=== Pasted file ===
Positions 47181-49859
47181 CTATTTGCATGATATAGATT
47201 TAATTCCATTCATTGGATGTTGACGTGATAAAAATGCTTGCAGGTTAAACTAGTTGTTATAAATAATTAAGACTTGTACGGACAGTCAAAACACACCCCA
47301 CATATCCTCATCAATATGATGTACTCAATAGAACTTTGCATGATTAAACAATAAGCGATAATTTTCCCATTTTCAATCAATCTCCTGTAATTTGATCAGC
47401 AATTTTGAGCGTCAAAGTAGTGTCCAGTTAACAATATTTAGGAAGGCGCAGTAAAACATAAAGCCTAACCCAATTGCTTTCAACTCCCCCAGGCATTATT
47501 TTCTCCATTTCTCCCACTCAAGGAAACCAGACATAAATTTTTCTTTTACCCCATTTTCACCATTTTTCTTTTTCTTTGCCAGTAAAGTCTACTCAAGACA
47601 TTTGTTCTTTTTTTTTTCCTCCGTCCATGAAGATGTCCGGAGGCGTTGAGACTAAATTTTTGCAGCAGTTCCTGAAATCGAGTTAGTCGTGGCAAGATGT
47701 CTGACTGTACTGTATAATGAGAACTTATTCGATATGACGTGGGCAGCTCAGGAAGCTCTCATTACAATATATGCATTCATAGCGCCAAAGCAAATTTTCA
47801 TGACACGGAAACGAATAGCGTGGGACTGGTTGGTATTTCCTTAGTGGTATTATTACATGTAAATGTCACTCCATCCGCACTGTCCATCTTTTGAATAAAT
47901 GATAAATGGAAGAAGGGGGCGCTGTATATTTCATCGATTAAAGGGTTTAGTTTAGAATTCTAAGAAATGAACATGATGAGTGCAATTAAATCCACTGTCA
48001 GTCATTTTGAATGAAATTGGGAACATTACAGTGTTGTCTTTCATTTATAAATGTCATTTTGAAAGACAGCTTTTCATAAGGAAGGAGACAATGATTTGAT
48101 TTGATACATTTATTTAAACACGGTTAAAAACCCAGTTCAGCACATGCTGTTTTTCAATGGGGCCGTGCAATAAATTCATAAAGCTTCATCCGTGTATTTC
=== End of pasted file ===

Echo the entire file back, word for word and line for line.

Positions 47181-49859
47181 CTATTTGCATGATATAGATT
47201 TAATTCCATTCATTGGATGTTGACGTGATAAAAATGCTTGCAGGTTAAACTAGTTGTTATAAATAATTAAGACTTGTACGGACAGTCAAAACACACCCCA
47301 CATATCCTCATCAATATGATGTACTCAATAGAACTTTGCATGATTAAACAATAAGCGATAATTTTCCCATTTTCAATCAATCTCCTGTAATTTGATCAGC
47401 AATTTTGAGCGTCAAAGTAGTGTCCAGTTAACAATATTTAGGAAGGCGCAGTAAAACATAAAGCCTAACCCAATTGCTTTCAACTCCCCCAGGCATTATT
47501 TTCTCCATTTCTCCCACTCAAGGAAACCAGACATAAATTTTTCTTTTACCCCATTTTCACCATTTTTCTTTTTCTTTGCCAGTAAAGTCTACTCAAGACA
47601 TTTGTTCTTTTTTTTTTCCTCCGTCCATGAAGATGTCCGGAGGCGTTGAGACTAAATTTTTGCAGCAGTTCCTGAAATCGAGTTAGTCGTGGCAAGATGT
47701 CTGACTGTACTGTATAATGAGAACTTATTCGATATGACGTGGGCAGCTCAGGAAGCTCTCATTACAATATATGCATTCATAGCGCCAAAGCAAATTTTCA
47801 TGACACGGAAACGAATAGCGTGGGACTGGTTGGTATTTCCTTAGTGGTATTATTACATGTAAATGTCACTCCATCCGCACTGTCCATCTTTTGAATAAAT
47901 GATAAATGGAAGAAGGGGGCGCTGTATATTTCATCGATTAAAGGGTTTAGTTTAGAATTCTAAGAAATGAACATGATGAGTGCAATTAAATCCACTGTCA
48001 GTCATTTTGAATGAAATTGGGAACATTACAGTGTTGTCTTTCATTTATAAATGTCATTTTGAAAGACAGCTTTTCATAAGGAAGGAGACAATGATTTGAT
48101 TTGATACATTTATTTAAACACGGTTAAAAACCCAGTTCAGCACATGCTGTTTTTCAATGGGGCCGTGCAATAAATTCATAAAGCTTCATCCGTGTATTTC